It is important to recognise signs and symptoms of a concussion for prompt management. In this article we’ll delve into the definition of concussion, its symptoms, duration, management strategies, when to seek medical attention, the possibility of long-term treatment and measures to prevent future occurrences.
What is a concussion?
Concussion is a mild traumatic brain injury, caused by forces to the head, or anywhere on the body which transmits an impulsive force to the head (McCrory et al., 2017). Concussion causes short-lived neurological impairment however some symptoms may evolve over the hours or days following the injury.
It can occur from a fall or any injury that results in a knock to the head or body that transmits a force to the head. A hard knock is not required, concussion can occur from minor knocks. The acute clinical signs and symptoms largely reflect a functional disturbance rather than a structural injury (no abnormality is seen on imaging).
What symptoms should I look for?
Concussion involves a range of clinical signs and symptoms which are non-specific and may be subtle. As parents, spectators, and coaches it is important to keep an eye out for these symptoms.
Definite or obvious signs of concussion include:
- Loss of consciousness
- Brief convulsions
- Difficulty balancing or walking (ataxia)
Players should be taken from the play immediately for further assessment by a medical practitioner. The player should not be allowed to return to play that day.
Suspected concussion symptoms include:
- ‘don’t feel right’
- ‘pressure in the head’
- difficulty concentrating
- neck pain
- difficulty remembering
- nausea or vomiting
- fatigue or low energy
- blurred vision
- balance problems
- sensitivity to light
- more emotional
- sensitivity to noise
- feeling slowed down
- Feeling like you're ‘in a fog’
- nervous or anxious
- trouble falling asleep (if applicable)
How long will a concussion last?
The majority of concussion symptoms for adults will resolve in 10- 14 days. In children it can take a little longer up to 4 weeks for symptoms to resolve, but most concussions will get better on their own over several days.
Once the diagnosis of concussion has been made, immediate management is physical and cognitive rest. This may include time off school or work and relative rest from cognitive activity. Having rested for 24–48 hours after sustaining a concussion, players are encouraged to become gradually and progressively more active as long as such activity does not cause a significant and sustained deterioration in symptoms.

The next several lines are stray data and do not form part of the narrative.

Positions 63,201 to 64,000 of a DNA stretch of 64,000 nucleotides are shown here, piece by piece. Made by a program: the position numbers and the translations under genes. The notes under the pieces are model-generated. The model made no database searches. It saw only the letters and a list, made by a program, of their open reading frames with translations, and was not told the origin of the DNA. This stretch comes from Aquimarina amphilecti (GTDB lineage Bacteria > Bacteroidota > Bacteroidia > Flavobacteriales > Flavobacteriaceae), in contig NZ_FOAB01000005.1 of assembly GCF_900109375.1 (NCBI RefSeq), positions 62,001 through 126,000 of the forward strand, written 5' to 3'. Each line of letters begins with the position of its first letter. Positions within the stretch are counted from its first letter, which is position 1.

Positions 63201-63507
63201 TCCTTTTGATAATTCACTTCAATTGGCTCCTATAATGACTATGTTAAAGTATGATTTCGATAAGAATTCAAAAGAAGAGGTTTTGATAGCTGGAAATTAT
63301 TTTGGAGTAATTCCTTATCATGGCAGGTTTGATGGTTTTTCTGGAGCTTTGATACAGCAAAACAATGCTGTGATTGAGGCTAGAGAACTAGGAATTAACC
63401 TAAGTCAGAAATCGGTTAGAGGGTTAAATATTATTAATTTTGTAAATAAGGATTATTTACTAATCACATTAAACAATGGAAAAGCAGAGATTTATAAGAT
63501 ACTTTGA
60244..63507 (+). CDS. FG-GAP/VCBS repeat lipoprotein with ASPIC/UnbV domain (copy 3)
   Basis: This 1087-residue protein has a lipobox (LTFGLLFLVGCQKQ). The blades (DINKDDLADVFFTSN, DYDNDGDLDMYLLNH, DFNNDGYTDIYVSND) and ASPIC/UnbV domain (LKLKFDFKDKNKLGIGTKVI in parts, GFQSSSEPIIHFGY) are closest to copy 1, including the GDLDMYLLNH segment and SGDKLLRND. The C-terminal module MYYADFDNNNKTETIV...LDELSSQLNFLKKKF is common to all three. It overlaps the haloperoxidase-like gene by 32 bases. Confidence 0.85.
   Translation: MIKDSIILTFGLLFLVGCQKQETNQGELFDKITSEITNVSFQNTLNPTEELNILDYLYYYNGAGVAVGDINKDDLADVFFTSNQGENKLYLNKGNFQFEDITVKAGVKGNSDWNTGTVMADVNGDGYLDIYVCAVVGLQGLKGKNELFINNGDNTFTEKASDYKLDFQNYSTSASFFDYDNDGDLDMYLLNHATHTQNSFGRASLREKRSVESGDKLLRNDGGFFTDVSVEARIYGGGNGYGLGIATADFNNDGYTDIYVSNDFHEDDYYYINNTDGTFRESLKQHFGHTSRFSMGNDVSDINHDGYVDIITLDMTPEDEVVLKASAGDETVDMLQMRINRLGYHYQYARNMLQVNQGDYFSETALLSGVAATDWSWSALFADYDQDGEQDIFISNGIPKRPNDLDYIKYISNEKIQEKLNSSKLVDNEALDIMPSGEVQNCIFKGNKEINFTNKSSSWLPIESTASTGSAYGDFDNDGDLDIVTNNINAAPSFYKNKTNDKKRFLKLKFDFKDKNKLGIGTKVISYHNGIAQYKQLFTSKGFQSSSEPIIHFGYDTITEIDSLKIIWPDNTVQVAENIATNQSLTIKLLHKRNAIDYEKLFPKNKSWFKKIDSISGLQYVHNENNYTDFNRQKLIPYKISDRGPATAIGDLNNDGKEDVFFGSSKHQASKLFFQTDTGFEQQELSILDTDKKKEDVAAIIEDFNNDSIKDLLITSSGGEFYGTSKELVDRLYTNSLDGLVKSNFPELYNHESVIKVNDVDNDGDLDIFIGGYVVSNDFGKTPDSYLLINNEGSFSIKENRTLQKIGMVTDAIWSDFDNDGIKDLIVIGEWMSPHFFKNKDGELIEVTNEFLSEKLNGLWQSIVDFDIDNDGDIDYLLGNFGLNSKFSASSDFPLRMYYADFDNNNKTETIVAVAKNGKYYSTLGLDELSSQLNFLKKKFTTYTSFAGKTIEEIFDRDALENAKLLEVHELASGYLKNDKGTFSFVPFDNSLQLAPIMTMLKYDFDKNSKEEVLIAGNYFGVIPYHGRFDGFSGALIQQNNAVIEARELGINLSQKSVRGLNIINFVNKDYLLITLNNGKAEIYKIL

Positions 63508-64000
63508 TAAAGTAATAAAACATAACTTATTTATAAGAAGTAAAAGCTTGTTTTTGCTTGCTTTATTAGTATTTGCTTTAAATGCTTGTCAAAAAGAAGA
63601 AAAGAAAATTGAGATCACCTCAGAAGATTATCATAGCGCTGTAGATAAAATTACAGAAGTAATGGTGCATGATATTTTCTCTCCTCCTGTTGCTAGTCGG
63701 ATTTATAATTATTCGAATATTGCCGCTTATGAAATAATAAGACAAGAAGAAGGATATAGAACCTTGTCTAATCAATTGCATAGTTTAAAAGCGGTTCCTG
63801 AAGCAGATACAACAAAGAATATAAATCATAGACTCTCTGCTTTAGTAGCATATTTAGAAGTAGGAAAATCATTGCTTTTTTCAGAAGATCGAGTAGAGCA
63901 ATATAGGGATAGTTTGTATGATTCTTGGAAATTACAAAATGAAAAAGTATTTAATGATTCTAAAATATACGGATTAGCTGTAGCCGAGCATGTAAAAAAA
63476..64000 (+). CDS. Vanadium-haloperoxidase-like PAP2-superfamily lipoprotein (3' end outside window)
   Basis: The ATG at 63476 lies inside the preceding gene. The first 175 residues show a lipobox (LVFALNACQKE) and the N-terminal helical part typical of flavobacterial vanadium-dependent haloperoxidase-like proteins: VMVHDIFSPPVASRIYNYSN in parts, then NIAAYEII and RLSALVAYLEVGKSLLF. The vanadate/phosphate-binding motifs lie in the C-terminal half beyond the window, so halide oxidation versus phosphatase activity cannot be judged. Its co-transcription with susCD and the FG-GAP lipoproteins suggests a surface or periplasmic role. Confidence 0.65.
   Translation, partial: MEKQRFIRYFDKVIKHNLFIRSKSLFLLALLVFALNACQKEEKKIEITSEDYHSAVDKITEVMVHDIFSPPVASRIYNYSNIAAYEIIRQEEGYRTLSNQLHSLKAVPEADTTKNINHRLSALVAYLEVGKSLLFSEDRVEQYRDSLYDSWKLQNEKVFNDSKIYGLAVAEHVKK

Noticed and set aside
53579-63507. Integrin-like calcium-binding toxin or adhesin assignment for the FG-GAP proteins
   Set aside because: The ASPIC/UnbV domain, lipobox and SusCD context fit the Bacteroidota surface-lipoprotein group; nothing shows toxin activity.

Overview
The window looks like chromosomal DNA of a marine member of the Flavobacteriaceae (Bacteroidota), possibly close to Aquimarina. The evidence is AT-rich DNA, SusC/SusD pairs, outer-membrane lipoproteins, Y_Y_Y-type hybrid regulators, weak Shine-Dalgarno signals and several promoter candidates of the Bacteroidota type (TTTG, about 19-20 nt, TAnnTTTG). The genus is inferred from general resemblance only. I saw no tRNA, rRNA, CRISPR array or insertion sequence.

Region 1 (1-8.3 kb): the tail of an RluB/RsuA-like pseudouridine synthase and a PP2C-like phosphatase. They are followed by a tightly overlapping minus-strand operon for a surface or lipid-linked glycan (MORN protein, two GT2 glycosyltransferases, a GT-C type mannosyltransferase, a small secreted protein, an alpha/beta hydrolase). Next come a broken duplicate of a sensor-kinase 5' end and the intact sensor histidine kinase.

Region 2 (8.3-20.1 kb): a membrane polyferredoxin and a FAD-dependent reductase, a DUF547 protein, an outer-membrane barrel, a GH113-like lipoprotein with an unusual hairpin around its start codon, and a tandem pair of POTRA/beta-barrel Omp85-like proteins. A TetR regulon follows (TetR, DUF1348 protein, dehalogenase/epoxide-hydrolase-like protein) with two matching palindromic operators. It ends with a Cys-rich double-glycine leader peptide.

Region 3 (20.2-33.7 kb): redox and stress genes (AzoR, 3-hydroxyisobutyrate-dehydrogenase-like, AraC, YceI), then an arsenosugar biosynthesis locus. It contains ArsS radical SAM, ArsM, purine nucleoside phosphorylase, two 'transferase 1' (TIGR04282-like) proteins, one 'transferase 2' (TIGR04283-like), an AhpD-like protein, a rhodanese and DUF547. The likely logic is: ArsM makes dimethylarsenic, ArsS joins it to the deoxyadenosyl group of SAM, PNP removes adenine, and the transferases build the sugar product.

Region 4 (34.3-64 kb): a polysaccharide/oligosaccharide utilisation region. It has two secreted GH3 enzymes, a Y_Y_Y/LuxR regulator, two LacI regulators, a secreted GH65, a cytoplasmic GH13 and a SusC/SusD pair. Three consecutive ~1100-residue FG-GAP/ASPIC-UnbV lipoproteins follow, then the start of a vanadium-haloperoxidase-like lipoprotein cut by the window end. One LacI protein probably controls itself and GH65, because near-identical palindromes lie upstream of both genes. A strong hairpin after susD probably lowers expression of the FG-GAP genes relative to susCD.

Graduated Return to School
Return to school and learning should take priority before returning to sport. Gradually increasing the load on the brain without provoking symptoms is recommended. School programs may need to be modified to include more regular breaks, rests and increased time to complete tasks. Exams during that period may need to be postponed.
Graduated Return to Sport
Children and adolescents should not return to sport until they have successfully returned to school. You should allow at least 24 hours for each step and only move onto the next step if your child is not showing any symptoms of concussion.
When should I seek medical attention?
If at the time of the suspected concussion no medical assessment was performed by a trained professional you should seek medical attention in order to clear any red flags, provide support and education around the gradual return to learn and sport frameworks after a concussion.
You should seek urgent medical attention if you or your child’s symptoms get worse or they develop new symptoms of concussion.
It is also recommended according to Australian Institute of Sport’s graded return to sport guidelines that players get medical clearance to return to full contact training.
Do I need to continue treatment long term?
Most people will recover well after a concussion however at times players can experience more persistent symptoms (>10-14 days for adults, > 4 weeks for children). If this is the case for you or your child after a concussion they should be reviewed by their GP for a medical assessment.
Long term care may include:
- an individualised symptom-limited aerobic exercise programme in patients with persistent post-concussive symptoms associated with physical deconditioning.
- a targeted physical therapy programme in patients with cervical spine or vestibular dysfunction.
- a collaborative approach including cognitive behavioural therapy to deal with any persistent mood or behavioural issues
How can I prevent a concussion?
Concussion risk factors are not well understood but may include genetics, age, recurrent head trauma and premature return to play after a concussion.
Following repeated concussions, it may be recommended that your child avoid contact sports and any activities with increased risk of head injury for a period of time. This is because after a head injury, children’s reaction times and thinking may be slower, and this can put them further at risk of recurrent concussions.
Contrary to popular opinion headgear and mouth guards offer little if any benefit in the prevention of concussion in sports such as AFL (Australian Institute of Sport, 2019). The research into protective gear is continuing. Helmets and protective gear are important however for sports such as horse riding, cricket, to prevent other traumatic head injuries.
Resources for parents, coaches, players
Head Check App - Home | Concussion App - HeadCheck
Concussion in Sport Australia - https://www.concussioninsport.gov.au/home
Concussion in Sport Australia: Position Statement (ais.gov.au)
McCrory P, Feddermann-Demont N, Dvorák J, et al. What is the definition of sports-related concussion: a systematic review. Br J Sports Med. 2017; 51(11):877-87